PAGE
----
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Does anyone else think Trump is a traitor?

Discussion in 'Politics Discussion' started by LucyPurrs, Nov 21, 2020.

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  1. LucyPurrs

    LucyPurrs NT, INFJ V.I.P Member

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    Trump is clearly trying his best to undermine our election and sabotage our democracy.
    I don't understand why he cannot be charged with treason as his attempts to overturn the election is tantamount to trying to overthrow our democracy.

    Does anyone else feel this way?
     
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  2. tree

    tree Blue/Green Staff Member V.I.P Member

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    I don't think 'feelings' are what need to be examined to answer this question.

    The law is what a person should look to, regarding treason.
     
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  3. Kalinychta

    Kalinychta Well-Known Member

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    Your understanding of his motivations and actions comes through heavily biased media sources. I think he has every right to challenge the election results if he feels that they may not be accurate. That’s not undermining democracy; it’s making use of the freedoms it affords us.
     
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  4. Judge

    Judge Well-Known Member

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    No, I don't believe so. At least not in a strict legal sense in terms of 18 U.S. Code Chapter 115.

    Impeachment or use of the 25th Amendment (Section IV) are the only means of removing a sitting president. Though neither seem viable given the intensely partisan nature of both the legislative and executive branches of government.

    The 25th Amendment of the U.S. Constitution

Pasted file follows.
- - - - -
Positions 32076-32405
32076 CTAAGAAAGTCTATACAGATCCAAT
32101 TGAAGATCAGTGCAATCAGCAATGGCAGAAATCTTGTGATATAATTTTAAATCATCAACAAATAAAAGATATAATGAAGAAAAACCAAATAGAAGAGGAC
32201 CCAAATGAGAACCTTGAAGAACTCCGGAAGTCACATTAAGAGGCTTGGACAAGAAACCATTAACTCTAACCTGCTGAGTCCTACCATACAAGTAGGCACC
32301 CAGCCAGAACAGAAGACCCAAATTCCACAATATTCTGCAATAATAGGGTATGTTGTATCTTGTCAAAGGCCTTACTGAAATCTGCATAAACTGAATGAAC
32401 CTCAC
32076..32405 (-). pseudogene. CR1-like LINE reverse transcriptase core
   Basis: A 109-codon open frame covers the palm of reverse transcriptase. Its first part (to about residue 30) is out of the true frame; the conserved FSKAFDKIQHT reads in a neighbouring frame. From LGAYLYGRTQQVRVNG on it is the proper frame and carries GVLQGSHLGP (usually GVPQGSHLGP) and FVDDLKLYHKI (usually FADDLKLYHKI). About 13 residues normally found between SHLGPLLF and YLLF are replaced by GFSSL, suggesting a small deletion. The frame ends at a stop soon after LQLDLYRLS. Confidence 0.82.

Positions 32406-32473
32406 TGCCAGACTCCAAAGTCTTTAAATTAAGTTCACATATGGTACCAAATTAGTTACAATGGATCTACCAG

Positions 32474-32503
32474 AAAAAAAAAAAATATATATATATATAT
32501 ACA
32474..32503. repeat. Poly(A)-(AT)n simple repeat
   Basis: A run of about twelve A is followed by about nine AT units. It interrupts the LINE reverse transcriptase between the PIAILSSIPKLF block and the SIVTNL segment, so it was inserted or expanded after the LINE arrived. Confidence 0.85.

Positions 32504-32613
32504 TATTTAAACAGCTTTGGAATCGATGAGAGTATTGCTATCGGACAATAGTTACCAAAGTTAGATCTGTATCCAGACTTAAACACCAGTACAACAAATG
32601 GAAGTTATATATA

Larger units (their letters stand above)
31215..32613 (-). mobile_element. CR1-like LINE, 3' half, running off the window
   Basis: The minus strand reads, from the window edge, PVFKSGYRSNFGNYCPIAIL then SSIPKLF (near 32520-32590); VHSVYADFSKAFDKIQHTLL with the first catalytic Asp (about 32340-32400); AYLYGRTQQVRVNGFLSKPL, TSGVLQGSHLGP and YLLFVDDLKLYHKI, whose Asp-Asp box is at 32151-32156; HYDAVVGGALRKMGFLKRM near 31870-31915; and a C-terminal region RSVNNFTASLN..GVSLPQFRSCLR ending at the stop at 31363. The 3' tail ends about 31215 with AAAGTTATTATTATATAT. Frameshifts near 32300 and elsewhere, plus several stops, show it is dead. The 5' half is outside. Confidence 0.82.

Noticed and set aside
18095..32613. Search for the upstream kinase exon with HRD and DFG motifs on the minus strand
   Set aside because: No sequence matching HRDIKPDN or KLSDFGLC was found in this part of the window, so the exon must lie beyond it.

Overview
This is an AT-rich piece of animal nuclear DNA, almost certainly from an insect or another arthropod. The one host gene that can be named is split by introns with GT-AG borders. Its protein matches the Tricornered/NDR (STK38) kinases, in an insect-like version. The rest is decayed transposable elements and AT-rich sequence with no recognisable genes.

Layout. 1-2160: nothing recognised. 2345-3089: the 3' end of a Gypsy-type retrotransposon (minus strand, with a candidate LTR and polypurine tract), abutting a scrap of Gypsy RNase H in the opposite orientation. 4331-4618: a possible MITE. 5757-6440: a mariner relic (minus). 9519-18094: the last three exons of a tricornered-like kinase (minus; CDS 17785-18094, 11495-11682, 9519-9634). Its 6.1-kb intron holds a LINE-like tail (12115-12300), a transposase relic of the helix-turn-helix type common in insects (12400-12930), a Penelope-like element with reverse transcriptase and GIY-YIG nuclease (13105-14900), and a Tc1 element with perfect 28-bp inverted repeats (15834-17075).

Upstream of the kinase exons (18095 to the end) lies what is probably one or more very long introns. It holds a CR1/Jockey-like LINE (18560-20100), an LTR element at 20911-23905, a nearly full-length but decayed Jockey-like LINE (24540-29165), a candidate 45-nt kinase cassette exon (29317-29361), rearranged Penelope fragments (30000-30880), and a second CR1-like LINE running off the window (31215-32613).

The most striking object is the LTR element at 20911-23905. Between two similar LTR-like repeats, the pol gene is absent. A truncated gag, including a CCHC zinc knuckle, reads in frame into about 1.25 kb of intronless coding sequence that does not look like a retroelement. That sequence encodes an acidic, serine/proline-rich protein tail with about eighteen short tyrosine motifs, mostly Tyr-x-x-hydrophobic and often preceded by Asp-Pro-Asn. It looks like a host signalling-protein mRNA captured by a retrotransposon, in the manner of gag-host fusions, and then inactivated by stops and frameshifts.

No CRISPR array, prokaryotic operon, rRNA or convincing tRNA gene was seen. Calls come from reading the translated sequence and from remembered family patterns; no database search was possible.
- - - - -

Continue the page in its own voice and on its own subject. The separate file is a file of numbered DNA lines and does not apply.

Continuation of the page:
18 U.S. Code Chapter 115 - TREASON, SEDITION, AND SUBVERSIVE ACTIVITIES


    These particular crimes involving conspiracy are fundamentally difficult to prosecute given the laws themselves. On the other hand, some of the worst betrayals of America have resulted in plea bargains involving conspiracy to commit espionage and espionage itself. (Robert Hanssen, Aldrich Ames, John A. Walker) That's about as close as such successful prosecutions get. But I don't see Trump being charged with espionage. However Rudy Giuliani may have a lot explaining to do involving his meetings with known state actors for Russia while in Ukraine.

    As soon as Trump leaves office on January 20th at 12:00pm, he will be subject to the scrutiny of state prosecutors potentially over other issues such as tax evasion and bank fraud. And unless Trump pardons himself for federal crimes he has committed or could be prosecuted for, it's possible that federal prosecutors may begin to build multiple cases of their own. And then there is the potential for civil litigation against the Trump Organization and the Trump family in the form of class action lawsuits.

    There's a lot to motivate Trump to remain in office and beyond the reach of prosecutors.
     
    Last edited: Nov 21, 2020
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  5. Meistersinger

    Meistersinger Well-Known Member